Jo Ann Bauer, 52, has moved back in with her parents, Bill and Shirley Smith.
Morry Gash / AP Enlarge
MILWAUKEE - After being laid off from her job as an events planner at an upscale resort, Jo Ann Bauer struggled financially. She worked at several lower-paying jobs, relocated, and even declared bankruptcy.
Then in December, she accepted her parents' invitation to move into their home - at age 52.
Her daughter, now 12, moved in with her ex-husband near her hometown.
"I'm back living in the bedroom that I grew up in," Ms. Bauer said.
Taking shelter with parents isn't uncommon for people in their 20s, especially when the job market is poor.
But with a slumping economy and a credit crunch, some are moving back home later in life.
Said Kim Foss Erickson, a financial planner in Roseville, Calif., "This is not like, 'OK, my son just graduated from college and needs to move back in.' These are 40 and 50-year-old children of my clients that they're helping out."
Parents "jeopardize their financial freedom by continuing to subsidize their children," said Karin Maloney Stifler, a financial planner in Hudson, Ohio, and a board member of the Financial Planning Association. "We have a hard time saying no as a culture to our children, and they keep asking for more."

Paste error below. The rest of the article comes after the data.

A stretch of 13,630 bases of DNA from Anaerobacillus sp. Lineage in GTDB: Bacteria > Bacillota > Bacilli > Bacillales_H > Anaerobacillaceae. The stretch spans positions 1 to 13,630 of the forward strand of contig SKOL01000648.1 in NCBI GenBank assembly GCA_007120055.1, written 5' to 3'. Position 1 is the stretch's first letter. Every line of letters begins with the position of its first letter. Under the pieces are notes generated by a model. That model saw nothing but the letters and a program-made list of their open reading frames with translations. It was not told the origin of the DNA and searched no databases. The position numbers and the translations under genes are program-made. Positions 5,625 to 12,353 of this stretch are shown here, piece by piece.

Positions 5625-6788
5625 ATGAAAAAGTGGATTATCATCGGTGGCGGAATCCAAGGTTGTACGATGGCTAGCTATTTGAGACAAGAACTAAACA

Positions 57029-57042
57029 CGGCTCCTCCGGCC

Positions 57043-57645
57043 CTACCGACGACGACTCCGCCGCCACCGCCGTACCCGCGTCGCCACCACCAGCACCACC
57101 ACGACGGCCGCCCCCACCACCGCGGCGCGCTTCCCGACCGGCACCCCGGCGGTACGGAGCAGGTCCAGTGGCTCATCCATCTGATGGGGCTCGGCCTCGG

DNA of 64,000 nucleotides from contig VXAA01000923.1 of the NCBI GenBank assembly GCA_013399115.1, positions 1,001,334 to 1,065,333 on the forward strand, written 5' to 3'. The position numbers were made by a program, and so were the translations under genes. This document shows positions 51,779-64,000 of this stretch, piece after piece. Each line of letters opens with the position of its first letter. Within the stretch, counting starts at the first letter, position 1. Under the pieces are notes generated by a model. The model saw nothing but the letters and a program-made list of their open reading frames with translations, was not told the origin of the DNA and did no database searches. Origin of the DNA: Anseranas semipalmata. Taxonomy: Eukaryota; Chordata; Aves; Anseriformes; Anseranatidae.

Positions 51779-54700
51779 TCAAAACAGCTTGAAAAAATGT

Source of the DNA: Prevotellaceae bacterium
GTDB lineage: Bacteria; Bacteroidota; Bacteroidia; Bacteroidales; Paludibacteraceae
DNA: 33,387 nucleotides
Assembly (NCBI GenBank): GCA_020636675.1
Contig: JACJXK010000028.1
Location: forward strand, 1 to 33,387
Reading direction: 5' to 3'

Ms. Bauer's parents, Bill and Shirley Smith, who are in their early 80s, won't take rent money or let her help much with groceries.
She's trying to save several hundred dollars a month for a house while working as a meetings coordinator.
Ms. Bauer would prefer to live on her own, but without her parents' help, she said, she would "probably be renting again and trying to stick minimal money in the bank."
Some of Ms. Erickson's clients are giving as much as $50,000 at a time to their kids, many of whom have overextended themselves with big houses or lavish lifestyles.
And the sliding economy might threaten their jobs.
A new survey by the retiree-advocacy group AARP found that one-fourth of Generation Xers, those 28 to 39 years old, receive financial help from family and friends.
The online survey of nearly 1,800 people ages 19 to 39 also found 57 percent believed they were "financially independent." But in a separate question, 33 percent said they received financial support from family and friends.
"I almost have to act like a financial therapist, if you will," Ms. Erickson said.
"•'Here is the line I'm drawing for you. That's fine. You can do up to this point, but at this point, now you're starting to erode your own wealth.'•"